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Corporate

Banks rush to tap Nakuru’s robust growth

Ecobank is among banks that have opened branches in Nakuru in the last six months to capture growing business. Photo/ANTHONY KAMAU
Ecobank is among banks that have opened branches in Nakuru in the last six months to capture growing business. Photo/ANTHONY KAMAU 

Commercial banks are racing to open shop in Nakuru in search of deposits and lending opportunities in a town that has witnessed increased growth in the last three years.

At least 10 banks, including CFC Stanbic, Diamond Trust, Ecobank and Commercial Bank of Africa have opened branches in the town in the last six months.

Growing interest

Others are Chase Bank, First Community Bank, ABC Bank, Bank of Baroda, Dubai Bank and Fina Bank—pushing the number of those operating in the town to 33 branches from less than 10 five year ago.

Analysts and banking executives attribute the growing interest to increased economic activity that recently saw UN-Habitat rank it the fastest growing town in East and Central Africa.

The Central Bank of Kenya is also looking to open a cash centre in Nakuru, highlighting the cash generation and consumption capacity in the town.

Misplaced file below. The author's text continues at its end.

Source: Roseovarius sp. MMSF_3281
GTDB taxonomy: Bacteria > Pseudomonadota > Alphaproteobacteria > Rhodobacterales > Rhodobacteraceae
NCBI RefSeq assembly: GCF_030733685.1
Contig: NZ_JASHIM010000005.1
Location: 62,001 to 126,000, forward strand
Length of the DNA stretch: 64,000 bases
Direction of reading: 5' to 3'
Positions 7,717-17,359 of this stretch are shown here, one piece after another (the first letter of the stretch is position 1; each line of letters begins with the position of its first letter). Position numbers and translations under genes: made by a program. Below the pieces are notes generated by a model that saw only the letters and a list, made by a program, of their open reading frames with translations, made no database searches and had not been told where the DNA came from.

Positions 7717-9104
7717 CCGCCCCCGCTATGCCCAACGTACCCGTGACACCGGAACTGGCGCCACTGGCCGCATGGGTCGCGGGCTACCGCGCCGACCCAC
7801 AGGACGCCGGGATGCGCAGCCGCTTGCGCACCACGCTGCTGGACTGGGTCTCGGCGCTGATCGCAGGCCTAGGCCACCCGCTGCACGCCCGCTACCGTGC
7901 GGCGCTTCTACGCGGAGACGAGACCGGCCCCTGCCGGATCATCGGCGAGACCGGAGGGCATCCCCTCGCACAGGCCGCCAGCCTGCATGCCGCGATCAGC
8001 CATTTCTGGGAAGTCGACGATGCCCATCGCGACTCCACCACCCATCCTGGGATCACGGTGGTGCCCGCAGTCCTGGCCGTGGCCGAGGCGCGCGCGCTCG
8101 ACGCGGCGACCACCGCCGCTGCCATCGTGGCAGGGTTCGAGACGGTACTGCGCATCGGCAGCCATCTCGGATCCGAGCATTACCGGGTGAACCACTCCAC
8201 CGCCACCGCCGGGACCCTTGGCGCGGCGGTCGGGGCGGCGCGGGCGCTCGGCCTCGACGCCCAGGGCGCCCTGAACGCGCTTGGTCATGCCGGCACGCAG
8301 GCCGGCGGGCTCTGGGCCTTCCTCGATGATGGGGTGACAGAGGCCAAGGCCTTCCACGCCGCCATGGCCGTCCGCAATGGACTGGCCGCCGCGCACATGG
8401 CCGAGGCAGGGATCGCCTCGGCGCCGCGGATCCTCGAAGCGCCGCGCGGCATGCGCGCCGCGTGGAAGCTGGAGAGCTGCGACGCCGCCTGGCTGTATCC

Mr Isaac Awuondo, the managing director of Commercial Bank of Africa, said he moved to open shop in the town two weeks ago to capture the growing volume of business from corporate clients, whom they have been serving from Nairobi.

“The town is quite attractive for business, looking at its evolving demographics,” said Mr Awuondo in an interview on Wednesday. Other banking executives expressed similar views.

“Our analysis indicated that Nakuru had the capacity to support an independent branch because the town is transforming from traditional farming town to a commercial hub,” Shamaz Savani, the managing director of ABC Bank said in an earlier interview.

The increased activity of the new players look set to re shape the balance of power as banking operations in Nakuru has remained at the hands of Barclays Bank, KCB, Cooperative Bank and Standard Chartered Bank—who preferred to serve the farming community and companies such as Pyrethrum Board of Kenya and Eveready Batteries.

But the town is diversifying from being predominantly agriculture to commercial hub—driven by small and mid-sized enterprises.

Analysts attribute its growth to the effects of the bloody post-election turmoil in December, 2007, rapid population growth and its central location—which has made easier for business leaders to serve western, Central and Nairobi regions easily.

This is best captured by the vibrancy of real estate in the town as rapid population growth has seen the prices of land and homes grow four times in the last five years.

Rents have also more than doubled in the last three years.

For the once small town in the heart of South Rift, the events of the post-election violence of 2008 became a blessing in disguise, as anxious business owners shifted in big numbers into the town from affected regions like Kericho, Eldoret and South Rift and immediately set up shop.

“There was an influx of people into the town, mostly business owners who had investments elsewhere, and did not wish to go back, choosing instead to invest here,” said Mr Charles Kariuki, valuer and land development consultant with Applecross Surveyors.

Retail chains such as Tuskys and Ukwala have also in to capture the new demand.

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